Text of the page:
New process replaces most advertisements in newspapers
Sarasota County staff has unveiled the new public notices webpage that the County Commission unanimously authorized during a public hearing on Jan. 18.
The link to the webpage was provided in the Feb. 17 edition of the county’s News and Updates report.
That report said, “Sarasota County is committed to transparency, being fiscally responsible and keeping the community informed. Sarasota County will publish public hearing notifications such as rezone/special exceptions and Comprehensive Plan Amendments to the new scgov.net/publicnotices web page.”
The Feb. 17 Updates report also pointed out, “All property owners within 750 feet of the boundary line of the subject property [in a legal notice] will still receive a … notification [by mail] for the related public hearing.”
Additionally, county staff announced the new webpage on its Facebook page, writing early in the afternoon of Feb. 17, “#ICYMI Our Public Notice Program and brand new webpage are now live! This program was created to:
Increase efficiency in relaying public notices.
Make public notices more accessible and ADA [Americans with Disabilities Act] compliant.
Allow for greater transparency between Sarasota County and the public.
As The Sarasota News Leader has reported, the county commissioners voted unanimously on Jan. 18 to approve the switch to posting most legal ads on a dedicated webpage. Although speakers during the Jan. 18 public hearing urged them not to do so, the board members pointed out that the county will save taxpayer money as a result of the change, which was allowed by a state law that went into effect on Jan. 1.
A statement about the state law is included on the new county webpage.
Additionally, the webpage includes a section where members of the public can sign up to receive public notices via email. A person may choose all public notices or just those that fall within from specific categories: Board of Zoning Appeals hearings, Planning Commission hearings, and budget, land-use, and Procurement notices.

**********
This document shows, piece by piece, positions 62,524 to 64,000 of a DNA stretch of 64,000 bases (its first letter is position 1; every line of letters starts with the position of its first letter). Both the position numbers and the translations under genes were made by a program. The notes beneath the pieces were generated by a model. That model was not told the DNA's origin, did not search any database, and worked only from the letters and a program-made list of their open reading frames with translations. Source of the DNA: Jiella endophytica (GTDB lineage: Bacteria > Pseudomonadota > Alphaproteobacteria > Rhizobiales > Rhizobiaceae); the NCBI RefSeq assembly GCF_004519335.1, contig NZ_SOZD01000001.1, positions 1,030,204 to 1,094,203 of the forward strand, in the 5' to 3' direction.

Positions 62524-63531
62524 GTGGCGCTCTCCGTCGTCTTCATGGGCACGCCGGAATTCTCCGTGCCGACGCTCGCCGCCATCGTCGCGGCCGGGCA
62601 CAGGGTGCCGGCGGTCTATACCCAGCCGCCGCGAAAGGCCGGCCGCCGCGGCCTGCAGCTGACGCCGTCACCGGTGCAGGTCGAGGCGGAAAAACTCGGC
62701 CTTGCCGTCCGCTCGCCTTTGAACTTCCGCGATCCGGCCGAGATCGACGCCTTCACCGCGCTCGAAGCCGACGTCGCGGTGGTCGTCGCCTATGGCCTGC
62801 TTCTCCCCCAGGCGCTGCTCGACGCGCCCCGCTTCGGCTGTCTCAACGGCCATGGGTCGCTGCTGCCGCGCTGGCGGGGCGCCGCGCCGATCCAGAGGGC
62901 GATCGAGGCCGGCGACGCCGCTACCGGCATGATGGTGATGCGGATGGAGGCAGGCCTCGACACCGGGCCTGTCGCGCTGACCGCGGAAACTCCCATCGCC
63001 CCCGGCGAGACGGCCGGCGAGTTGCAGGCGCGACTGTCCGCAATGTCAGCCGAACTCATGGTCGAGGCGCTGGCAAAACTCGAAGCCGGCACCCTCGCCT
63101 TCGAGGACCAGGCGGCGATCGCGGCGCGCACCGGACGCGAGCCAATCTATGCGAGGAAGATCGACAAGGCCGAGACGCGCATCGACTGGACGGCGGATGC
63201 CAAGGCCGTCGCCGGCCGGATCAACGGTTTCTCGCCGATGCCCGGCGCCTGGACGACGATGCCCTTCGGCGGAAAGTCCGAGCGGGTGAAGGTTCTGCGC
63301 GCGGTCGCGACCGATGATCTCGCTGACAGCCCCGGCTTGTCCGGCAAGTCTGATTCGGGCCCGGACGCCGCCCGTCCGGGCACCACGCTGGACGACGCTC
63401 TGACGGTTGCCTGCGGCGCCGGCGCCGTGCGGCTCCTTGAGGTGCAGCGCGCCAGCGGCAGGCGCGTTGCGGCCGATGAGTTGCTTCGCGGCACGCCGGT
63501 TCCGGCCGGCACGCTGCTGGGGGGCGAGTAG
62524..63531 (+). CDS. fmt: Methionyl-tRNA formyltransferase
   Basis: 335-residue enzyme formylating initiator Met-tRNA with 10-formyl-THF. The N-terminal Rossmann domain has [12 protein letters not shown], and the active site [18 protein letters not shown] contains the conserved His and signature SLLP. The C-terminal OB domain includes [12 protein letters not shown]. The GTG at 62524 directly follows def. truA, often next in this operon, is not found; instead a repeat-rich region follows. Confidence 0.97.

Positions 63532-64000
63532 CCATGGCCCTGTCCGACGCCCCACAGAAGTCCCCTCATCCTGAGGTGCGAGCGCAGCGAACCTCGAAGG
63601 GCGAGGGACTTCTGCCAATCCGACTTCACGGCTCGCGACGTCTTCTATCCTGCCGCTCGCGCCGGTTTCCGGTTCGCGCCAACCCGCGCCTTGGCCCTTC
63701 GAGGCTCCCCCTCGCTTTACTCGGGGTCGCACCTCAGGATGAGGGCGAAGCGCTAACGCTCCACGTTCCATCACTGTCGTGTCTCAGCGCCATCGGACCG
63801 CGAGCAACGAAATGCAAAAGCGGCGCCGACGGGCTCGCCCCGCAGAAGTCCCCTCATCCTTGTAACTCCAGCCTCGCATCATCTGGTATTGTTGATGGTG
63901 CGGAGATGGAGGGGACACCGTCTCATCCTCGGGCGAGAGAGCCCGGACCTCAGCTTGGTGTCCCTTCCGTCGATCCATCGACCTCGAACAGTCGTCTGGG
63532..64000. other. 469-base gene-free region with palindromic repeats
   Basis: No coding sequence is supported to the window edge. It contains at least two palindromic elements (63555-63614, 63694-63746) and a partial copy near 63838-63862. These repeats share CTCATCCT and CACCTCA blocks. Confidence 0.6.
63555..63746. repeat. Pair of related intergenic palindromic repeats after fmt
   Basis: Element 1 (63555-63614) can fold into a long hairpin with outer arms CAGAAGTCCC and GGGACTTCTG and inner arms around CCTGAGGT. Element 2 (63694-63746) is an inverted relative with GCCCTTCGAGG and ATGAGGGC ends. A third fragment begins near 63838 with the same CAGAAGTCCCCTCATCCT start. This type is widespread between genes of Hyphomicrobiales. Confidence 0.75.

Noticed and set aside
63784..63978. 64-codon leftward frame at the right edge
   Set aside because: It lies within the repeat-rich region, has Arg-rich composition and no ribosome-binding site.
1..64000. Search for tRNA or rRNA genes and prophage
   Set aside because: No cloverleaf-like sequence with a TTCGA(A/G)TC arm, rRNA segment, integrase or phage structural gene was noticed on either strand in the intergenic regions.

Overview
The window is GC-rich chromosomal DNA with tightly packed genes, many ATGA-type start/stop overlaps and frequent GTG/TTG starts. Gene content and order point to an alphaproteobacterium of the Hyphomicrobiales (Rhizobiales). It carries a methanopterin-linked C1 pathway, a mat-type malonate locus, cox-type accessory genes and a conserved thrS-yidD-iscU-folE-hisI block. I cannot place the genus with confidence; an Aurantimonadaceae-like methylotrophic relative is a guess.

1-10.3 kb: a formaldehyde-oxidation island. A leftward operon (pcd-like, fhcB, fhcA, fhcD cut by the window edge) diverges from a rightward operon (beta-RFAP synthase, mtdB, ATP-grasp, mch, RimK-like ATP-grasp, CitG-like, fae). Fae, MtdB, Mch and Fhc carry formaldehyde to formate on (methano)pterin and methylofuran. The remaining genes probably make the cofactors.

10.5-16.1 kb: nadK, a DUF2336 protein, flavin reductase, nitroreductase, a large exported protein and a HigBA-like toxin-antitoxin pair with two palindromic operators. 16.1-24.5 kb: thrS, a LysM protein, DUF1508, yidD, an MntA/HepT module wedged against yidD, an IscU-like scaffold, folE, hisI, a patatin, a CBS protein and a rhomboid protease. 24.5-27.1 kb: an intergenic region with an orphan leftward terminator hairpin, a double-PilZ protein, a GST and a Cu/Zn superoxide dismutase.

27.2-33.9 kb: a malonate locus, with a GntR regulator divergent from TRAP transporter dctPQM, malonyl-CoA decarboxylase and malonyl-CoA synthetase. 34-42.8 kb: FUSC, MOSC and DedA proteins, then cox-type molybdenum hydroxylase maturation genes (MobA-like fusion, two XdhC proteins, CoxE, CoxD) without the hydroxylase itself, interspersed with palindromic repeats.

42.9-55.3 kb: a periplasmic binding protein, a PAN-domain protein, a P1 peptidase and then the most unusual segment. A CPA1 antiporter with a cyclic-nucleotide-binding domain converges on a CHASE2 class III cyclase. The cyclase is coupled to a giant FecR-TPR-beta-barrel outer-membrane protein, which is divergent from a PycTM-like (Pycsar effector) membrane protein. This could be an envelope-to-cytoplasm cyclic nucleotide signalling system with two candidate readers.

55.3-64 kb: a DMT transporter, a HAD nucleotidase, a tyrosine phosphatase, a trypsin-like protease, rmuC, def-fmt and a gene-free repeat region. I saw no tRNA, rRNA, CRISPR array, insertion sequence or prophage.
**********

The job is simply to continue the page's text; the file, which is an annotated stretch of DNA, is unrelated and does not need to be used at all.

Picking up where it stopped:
Further, the webpage features a map showing the locations that would be affected by land-use petitions submitted to the county.
“Basically,” Commissioner Nancy Detert explained during the Jan. 18 public hearing, “this comes down to money”: Legal ads “bolster the revenues of newspapers.” The county, she told news media representatives in the audience, has been spending more than a hundred thousand dollars a year “to advertise in your papers.”
A June 15, 2021 county staff report produced for the commission, which focused on the state law, included a chart showing how much the county spent to advertise public notices in the Sarasota Herald-Tribune, the Sun newspapers and the Observer from the 2016 fiscal year through May 28, 2021 of the 2021 fiscal year. The totals ranged from $190,958.42 in the 2016 fiscal year to $219,793.82 in the 2018 fiscal year. The total amount for the five full fiscal years and part of the 2021 fiscal year was $1,149,857.25.
Of those funds, the report noted, about 94% — $1,078,041.38 — went to the Herald-Tribune.
No later figures have been provided publicly, to the News Leader’s knowledge.
Jim Fogler, CEO of the Florida Press Association, plus representatives of the Sunnewspapers in South County and the Observer Media Group in Sarasota were among the speakers during the Jan. 31 public hearing who contended that the use of county webpages would lead to less transparency involving county government.